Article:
Its only more recently that I’ve realized how destructive this behavior is. And the mentality is really no different than the yo-yo dieter.

So no dieting. But then you may ask, so how do I lose weight/get in shape/get healthy? First of all, let me start by saying weight loss does not equate to health (nor happiness, as I’ve mentioned above) but I’ll save that for another post.

If you’re doing a contest prep, of course that requires some form of structured eating. But my advice is to maintain a healthy, well balanced approach, as much as possible. Continue to include all food groups throughout the entirety of the prep and give yourself plenty of time to achieve the level of leanness you’re aiming for. And most importantly, approach a competition prep with the right mindset. Always keep the perspective that “competition lean” is not necessarily “healthy, real life lean.” Be prepared for a normal amount of healthy weight gain after your show and be prepared for the emotional rebound that can occur in the post-show period. Understand what’s realistic and what’s not, and always keep your health as top priority.

And before even starting a competition prep take the time to really evaluate whether or not you are physically and emotionally ready to take on all that the competition prep and the post competition period can entail. And if you’re not sure you can handle it, then DON’T do it. There is absolutely no shame in deciding NOT to compete.

As for the rest of us that will not be getting ready for any physique type competitions in the near future, here’s some additional advice.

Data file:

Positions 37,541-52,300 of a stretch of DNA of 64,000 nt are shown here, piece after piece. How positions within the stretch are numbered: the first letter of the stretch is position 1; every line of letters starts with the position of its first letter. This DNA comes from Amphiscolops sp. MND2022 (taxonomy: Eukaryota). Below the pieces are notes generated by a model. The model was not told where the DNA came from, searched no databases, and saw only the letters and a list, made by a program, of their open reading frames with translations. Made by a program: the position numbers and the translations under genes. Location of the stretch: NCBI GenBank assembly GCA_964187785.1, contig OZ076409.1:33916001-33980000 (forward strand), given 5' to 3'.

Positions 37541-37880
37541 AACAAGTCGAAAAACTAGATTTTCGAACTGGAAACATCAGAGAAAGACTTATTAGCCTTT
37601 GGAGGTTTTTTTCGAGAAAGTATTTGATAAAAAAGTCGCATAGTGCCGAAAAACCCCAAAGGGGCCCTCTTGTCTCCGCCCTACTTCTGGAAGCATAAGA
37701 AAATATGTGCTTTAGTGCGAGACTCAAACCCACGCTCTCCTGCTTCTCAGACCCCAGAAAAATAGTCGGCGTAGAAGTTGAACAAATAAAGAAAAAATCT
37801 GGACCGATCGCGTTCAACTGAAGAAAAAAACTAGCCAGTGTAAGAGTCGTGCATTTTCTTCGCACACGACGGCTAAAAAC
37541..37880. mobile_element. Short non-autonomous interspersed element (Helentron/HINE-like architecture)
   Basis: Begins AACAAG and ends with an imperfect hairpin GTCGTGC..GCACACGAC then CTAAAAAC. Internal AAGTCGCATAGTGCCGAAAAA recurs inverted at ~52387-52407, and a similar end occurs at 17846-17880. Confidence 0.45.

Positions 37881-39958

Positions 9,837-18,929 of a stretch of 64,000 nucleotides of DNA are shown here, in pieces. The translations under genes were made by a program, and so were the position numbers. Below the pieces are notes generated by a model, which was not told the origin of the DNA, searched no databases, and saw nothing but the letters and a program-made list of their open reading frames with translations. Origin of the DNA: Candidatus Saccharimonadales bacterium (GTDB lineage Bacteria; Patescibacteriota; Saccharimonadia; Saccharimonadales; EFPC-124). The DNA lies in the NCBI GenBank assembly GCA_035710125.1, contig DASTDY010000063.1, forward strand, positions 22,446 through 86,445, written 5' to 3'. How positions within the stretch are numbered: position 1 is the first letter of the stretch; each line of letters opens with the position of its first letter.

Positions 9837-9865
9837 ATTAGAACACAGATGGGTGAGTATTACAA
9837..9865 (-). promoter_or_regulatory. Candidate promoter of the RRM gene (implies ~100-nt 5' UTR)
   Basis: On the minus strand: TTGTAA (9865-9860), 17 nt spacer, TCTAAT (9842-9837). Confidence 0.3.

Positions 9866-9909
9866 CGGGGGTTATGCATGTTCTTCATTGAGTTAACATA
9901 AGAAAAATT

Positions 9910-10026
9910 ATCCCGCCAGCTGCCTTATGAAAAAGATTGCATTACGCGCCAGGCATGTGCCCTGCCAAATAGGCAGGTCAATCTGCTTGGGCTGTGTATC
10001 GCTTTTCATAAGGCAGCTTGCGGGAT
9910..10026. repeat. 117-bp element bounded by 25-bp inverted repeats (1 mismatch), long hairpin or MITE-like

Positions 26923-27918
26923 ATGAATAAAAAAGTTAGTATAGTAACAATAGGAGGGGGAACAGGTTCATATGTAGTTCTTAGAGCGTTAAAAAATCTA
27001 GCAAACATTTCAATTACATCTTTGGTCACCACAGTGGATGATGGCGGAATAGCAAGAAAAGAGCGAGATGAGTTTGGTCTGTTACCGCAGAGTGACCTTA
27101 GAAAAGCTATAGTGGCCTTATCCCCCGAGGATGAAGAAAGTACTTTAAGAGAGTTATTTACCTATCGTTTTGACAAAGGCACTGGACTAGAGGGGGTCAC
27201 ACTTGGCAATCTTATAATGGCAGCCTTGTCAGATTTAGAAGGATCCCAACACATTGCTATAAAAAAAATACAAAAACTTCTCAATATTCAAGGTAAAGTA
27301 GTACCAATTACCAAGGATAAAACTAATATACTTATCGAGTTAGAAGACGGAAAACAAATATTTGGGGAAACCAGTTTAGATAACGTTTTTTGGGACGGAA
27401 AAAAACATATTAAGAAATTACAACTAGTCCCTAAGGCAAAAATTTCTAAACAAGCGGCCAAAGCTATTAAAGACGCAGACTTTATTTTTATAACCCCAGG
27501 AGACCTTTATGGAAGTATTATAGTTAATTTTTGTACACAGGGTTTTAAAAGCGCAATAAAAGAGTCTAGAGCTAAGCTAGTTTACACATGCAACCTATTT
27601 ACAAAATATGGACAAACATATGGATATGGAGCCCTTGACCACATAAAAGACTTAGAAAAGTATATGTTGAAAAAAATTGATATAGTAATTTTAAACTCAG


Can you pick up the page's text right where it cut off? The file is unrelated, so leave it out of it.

✓ Try to avoid classifying foods as good or bad. All food has a purpose. Some foods serve our health and some foods serve as enjoyment/fun. And realistically, its healthy to include a certain amount of both in our everyday lives.
✓ Try making small changes to your everyday habits. In order to be successful, you must approach health as a lifelong commitment, not a quick destination. Slow, manageable changes will produce longer lasting results than extreme restrictions. The key is to accept this truth and stop seeking the quick fix, it doesn’t exist.
✓ Focus on something other than food. Obsessing about what you eat and what you think you “should” be eating will only lead to unnecessary stress and often stress eating. Its counterintuitive, but often we relieve our food related stress by eating more food. So stop worrying so much about it and focus your attention on other, more fulfilling things.
✓ When it comes to nutrition, aim to consume more fresh, wholesome, natural foods as opposed to processed/packaged stuff. Stick to the perimeter of the grocery store- fruits, vegetables, lean meats, dairy and whole grains. It doesn’t mean packaged stuff can’t be healthy too, but generally speaking the fewer ingredients the better. It also doesn’t mean that you can’t incorporate some of the more fun, processed foods into your daily eating.
✓ Try to consume SATISFYING meals and snacks. If you’re forcing yourself to eat foods because you think you “should,” or because you think they’re “healthy” but you don’t necessarily like them, you’re not going to get very far. Choose foods that you enjoy. There is always a “healthier” version of all your favorite foods. Look for recipes and experiment!
✓ Create balance- use all 3 macronutrients at meals- carbs, proteins and fats. Do NOT eliminate whole food groups for the sake of weight loss.
✓ And most importantly, work on your own body image and outlook. Let go of the diet mentality. Break the cycle. Learn to love and accept your body for what it is and what it can do. Your self worth is NOT tied to how you look or what you eat. You deserve better than that, so treat yourself accordingly.